For those who haven't been to the Grand National Roadster Show in some time—now is the time. Always a sentimental favorite among rodders, especially West Coast types, it has undergone a noticeable rejuvenation, a renaissance you might say, since moving to the Pomona Fairplex.
For starters, it's more than an indoor car show during the indoor season. There's also the STREET RODDER and Rod & Custom Grand Daddy Drive-In outdoor car show on Saturday and Sunday. While the weather in SoCal in January can range between warm and sunny to butt-cold and monsoon, there are always plenty of hot rods that survive the weather. This year was no exception. It was a bit cold and wet but still there were 600 outdoor cars on Saturday and 175 on Sunday that showed up to go along with the 600-plus indoor entrants, truly making this two cars shows in one.
A noticeable change in the show is the steady growth in entrants and bodies through the turnstiles. It has grown such that those of us walking the aisles can see and feel the difference. Rodders walking the show speak well of it and everyone appears to be having a good time. (Yes, let me state up front that there are always hiccups and there will always be those who go home pissed, but that's life. I for one always complain about parking—either the distance I have to walk or the price I have to pay.)
But the biggest change in the show over the past three years has been the way the America's Most Beautiful Roadster award is handled. The competition has changed and the way the cars are judged has dramatically changed. It seemed for a number of years, especially in the mid '90s until 2010 the style of cars featured a dramatic departure from what was really going on or what was really enjoyed by the rodding public. It was back in the early '90s that the Dennis Varni Model A won the AMBR. Not only was the car befitting the award but it has covered many a mile on the open highway; it's a hot rod in both appearance and performance. It's a driver for sure.
About five years ago conversations began about trying to change the judging structure so that it became less of a judged award and more about aesthetics. Cars that were winning were beautifully crafted but the look was going further and further away from what a hot rod was supposed to be. Now, over the last three years while not everyone is going to agree, I believe it is safe to say that the cars selected are coming back to be more in line with what America's Most Beautiful Roadster should be and what the general rodding public considered a hot rod.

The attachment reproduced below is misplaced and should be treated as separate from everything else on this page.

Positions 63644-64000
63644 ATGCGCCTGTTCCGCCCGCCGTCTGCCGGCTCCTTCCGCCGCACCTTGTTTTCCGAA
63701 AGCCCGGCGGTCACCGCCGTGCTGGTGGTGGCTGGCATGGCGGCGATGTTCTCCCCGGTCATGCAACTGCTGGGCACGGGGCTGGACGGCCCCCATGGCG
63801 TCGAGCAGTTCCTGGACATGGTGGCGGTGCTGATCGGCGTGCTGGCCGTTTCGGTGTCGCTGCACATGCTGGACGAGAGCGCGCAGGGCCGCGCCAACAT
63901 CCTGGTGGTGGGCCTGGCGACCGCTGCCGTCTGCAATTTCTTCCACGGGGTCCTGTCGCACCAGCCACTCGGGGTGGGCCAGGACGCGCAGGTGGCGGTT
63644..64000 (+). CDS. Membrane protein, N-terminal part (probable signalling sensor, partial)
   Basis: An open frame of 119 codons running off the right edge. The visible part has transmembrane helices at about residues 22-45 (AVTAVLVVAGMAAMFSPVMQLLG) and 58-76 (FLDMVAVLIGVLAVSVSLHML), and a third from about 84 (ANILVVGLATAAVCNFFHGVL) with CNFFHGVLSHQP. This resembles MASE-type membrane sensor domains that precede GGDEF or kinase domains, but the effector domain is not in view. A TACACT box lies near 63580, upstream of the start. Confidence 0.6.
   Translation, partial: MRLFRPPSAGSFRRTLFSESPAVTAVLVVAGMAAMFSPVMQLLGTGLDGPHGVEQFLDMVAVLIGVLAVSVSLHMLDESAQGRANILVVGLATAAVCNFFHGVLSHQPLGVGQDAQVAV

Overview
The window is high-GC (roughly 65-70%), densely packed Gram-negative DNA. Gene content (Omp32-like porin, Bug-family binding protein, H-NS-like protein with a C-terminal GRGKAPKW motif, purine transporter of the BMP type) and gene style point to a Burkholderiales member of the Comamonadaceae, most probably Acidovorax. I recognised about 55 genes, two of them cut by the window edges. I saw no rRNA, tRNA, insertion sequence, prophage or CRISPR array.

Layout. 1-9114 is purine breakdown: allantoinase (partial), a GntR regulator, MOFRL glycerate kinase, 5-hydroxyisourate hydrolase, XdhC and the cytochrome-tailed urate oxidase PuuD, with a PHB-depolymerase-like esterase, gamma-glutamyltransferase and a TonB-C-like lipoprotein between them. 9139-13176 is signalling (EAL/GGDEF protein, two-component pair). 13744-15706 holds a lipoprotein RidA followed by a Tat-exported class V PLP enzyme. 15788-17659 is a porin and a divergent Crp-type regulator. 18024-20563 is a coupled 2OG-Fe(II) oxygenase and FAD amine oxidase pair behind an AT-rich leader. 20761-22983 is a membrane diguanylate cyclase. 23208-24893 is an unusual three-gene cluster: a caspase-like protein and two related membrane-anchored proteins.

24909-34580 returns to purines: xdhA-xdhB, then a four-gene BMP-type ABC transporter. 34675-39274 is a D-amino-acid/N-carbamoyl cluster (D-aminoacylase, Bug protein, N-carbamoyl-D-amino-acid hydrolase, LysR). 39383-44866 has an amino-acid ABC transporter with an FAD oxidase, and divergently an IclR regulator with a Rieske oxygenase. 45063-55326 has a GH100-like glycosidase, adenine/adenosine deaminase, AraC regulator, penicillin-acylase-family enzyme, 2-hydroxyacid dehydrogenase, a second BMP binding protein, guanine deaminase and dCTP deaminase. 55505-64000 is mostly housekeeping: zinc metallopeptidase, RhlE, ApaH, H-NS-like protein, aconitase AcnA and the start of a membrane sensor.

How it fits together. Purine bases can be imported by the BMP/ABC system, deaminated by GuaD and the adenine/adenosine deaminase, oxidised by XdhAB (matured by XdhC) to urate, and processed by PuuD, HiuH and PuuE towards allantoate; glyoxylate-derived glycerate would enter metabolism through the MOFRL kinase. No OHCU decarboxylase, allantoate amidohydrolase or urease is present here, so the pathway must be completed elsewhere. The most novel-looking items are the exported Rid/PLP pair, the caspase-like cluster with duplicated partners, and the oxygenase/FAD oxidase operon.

The crowning glory has to be this year's AMBR-winning Track T that is owned by John Mumford and painstakingly built by Roy Brizio et al of Roy Brizio Street Rods. The roadster was named the "Kelly Brown Track T" after the original owner Kelly Brown, a onetime NHRA Top Fuel champion; he and Steve Davis, a legendary metal man, crafted the beautiful race car nose and hood, along with other items. This is truly a car befitting such a lofty title as America's Most Beautiful Roadster as it will effortlessly withstand the test of time. All of us have seen plenty of cars that feature a great deal of imagination and workmanship and while they may be this month's flavor these cars do not stand up well to the test of time. Oftentimes, one maybe two years go by and no one can remember the car when asked to describe that year's AMBR winner. That is a sad commentary when you are talking about the oldest and one of, if not, the most respected and desired award our industry has to offer.
I for one feel good about how the judging has evolved and the types of cars that are now competing. All that can be said is, "Let's see what next year will bring."